On November 17th (17 Νοέμβρη) we remember the heroic popular uprising that started from the Polytechnic University (Πολυτεχνείο) in 1973, against the seven-year dictatorship that had been imposed in Greece. The revolt of the Polytechnic is one of the leading moments of the popular struggle for freedom in Greek history. The dictatorship (η Δικτατορία) had carried out thousands of imprisonments, deportations, and group trials of dissidents (mainly communists).
The Polytechnic uprising (Εξέγερση του Πολυτεχνείου) was a massive manifestation of the popular opposition to the regime of the dictatorship (also referred to as ‘junta’, χούντα). The uprising began on November 14, with the occupation of the Athens Technical University by students. This occupation escalated and ended in bloodshed on the morning of November 17, after a series of events that began with the entry of a tank into the premises of the Polytechnic (Πολυτεχνείο) and the reinstatement of the relevant military law that prohibited gatherings and traffic in Athens and Thessaloniki.
On the afternoon of Wednesday November 14, students occupied the building of the Polytechnic (Πολυτεχνείο). The General Assemblies were completed and the students of the Polytechnic decided to join the rest of the students. The occupation continued and in the meantime the students who were locked in the building, joined the citizens who gathered outside and occupied the entire area in front of the Polytechnic.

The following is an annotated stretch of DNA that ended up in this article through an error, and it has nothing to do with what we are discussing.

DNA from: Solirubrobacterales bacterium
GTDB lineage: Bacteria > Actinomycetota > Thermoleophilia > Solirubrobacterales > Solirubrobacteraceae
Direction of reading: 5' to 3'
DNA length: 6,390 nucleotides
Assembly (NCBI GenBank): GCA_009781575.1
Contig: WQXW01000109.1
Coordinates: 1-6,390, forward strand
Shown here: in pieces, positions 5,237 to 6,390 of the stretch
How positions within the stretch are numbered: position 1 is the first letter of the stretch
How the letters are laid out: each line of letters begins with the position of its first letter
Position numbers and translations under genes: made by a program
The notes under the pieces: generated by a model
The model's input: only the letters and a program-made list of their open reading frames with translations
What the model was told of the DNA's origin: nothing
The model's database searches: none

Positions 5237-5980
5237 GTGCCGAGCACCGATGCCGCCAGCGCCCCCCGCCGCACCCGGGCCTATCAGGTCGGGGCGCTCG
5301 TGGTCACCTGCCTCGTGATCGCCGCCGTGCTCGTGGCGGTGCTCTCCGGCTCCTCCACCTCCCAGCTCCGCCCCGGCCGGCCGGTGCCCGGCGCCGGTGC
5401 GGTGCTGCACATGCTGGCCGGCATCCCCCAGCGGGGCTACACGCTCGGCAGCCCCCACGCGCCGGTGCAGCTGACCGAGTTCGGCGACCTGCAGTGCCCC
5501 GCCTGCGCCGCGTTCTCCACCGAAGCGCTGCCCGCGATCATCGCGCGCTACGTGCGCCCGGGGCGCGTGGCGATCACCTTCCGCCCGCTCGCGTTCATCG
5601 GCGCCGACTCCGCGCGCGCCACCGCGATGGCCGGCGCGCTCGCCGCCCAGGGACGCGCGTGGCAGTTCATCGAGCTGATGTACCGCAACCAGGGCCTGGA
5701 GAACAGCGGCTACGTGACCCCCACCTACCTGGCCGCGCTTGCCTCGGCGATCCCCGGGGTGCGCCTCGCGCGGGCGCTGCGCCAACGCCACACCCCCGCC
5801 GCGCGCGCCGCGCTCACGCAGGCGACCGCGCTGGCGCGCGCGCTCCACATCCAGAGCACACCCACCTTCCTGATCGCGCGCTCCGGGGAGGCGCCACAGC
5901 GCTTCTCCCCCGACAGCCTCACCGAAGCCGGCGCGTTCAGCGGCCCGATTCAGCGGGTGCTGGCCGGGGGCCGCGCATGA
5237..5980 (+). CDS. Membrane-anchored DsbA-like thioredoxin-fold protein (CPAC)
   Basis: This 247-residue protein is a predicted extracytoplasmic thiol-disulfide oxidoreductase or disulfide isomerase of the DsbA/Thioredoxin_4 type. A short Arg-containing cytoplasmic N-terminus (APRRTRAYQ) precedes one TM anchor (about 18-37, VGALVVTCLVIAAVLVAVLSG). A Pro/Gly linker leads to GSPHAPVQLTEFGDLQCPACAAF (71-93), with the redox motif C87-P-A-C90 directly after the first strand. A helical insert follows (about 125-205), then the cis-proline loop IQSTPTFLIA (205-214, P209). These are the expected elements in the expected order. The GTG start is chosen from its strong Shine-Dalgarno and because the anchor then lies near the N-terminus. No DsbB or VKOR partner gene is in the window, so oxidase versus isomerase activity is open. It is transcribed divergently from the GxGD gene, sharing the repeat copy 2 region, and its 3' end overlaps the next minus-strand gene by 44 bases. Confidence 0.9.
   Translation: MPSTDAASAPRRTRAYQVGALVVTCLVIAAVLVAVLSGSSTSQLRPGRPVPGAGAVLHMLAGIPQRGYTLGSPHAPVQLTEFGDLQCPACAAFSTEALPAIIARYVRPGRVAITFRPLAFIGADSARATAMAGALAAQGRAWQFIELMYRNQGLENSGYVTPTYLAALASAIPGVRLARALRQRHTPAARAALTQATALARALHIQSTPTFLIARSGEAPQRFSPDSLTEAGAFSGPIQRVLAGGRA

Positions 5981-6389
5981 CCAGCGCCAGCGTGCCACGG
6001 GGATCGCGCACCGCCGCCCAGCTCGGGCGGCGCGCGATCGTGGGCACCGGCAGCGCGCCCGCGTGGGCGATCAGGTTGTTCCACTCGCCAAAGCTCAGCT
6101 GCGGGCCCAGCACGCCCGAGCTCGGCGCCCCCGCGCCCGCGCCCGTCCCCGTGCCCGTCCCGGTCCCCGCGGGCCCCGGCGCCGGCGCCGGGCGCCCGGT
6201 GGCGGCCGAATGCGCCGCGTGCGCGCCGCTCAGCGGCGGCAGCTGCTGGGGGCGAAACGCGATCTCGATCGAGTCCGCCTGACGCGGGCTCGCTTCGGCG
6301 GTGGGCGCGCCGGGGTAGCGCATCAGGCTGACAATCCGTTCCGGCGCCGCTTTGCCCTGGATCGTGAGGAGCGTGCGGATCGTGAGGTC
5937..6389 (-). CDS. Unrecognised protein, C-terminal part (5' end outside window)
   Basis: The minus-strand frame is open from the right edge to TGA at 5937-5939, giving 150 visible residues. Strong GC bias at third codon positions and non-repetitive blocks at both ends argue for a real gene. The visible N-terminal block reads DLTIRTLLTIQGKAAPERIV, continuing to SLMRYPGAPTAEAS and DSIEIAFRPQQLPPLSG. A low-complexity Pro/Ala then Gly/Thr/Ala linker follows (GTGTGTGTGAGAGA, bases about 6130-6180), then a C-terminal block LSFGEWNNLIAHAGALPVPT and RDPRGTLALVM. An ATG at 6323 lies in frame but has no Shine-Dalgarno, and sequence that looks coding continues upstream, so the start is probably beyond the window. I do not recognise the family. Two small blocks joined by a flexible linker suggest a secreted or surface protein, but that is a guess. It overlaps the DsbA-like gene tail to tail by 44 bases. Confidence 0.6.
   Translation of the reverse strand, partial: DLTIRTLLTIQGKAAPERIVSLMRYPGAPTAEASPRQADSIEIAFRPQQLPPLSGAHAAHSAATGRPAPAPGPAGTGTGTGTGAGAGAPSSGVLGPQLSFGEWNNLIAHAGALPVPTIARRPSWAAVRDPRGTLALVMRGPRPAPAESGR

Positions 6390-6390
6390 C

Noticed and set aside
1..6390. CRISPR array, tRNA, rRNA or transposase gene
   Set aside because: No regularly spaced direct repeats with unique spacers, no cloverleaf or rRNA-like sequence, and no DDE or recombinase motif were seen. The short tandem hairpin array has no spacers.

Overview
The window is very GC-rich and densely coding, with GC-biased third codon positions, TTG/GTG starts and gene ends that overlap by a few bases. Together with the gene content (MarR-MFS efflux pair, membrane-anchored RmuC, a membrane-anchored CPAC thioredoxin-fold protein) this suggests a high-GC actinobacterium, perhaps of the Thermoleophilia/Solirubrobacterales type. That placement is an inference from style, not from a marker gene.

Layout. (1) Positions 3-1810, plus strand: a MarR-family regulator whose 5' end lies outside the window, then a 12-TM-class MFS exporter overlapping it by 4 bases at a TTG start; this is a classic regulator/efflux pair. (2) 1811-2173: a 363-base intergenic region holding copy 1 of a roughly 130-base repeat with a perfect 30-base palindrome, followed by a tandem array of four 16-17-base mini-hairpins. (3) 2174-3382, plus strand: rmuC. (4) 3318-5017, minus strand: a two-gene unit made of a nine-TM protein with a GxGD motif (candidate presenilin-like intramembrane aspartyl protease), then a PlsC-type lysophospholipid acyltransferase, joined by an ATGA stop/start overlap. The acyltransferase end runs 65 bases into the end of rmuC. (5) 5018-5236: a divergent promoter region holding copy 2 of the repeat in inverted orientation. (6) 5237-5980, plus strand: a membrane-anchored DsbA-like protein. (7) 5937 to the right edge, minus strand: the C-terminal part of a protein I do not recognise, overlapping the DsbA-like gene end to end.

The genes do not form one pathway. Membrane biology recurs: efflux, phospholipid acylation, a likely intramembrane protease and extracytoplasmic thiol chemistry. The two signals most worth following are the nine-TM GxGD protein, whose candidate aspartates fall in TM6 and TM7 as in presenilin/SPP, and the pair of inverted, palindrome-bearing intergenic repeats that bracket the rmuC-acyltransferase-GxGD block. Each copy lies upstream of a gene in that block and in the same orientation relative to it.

On Thursday November 15, the doors of the Polytechnic opened. Food and money were collected, while a large number of people gave money, bread and all kinds of items to strengthen the occupation.
On Friday November 16, The crowd outside the Polytechnic continued to grow and at noon all the streets around the Polytechnic were occupied by crowds of people. The traffic had been stopped since the morning and demonstrations were taking place.
On Saturday 17 November, vehicles, soldiers and police made movements around the Polytechnic (Πολυτεχνείο). In the afternoon, three tanks rolled towards the Polytechnic. While the negotiations were going on, a big vehicle that was opposite the main gate backed up a bit and then crashed into it. The gate was torn down and Athens looked like a bombed-out city. The destroyed fence in front of the Technical University is still visible.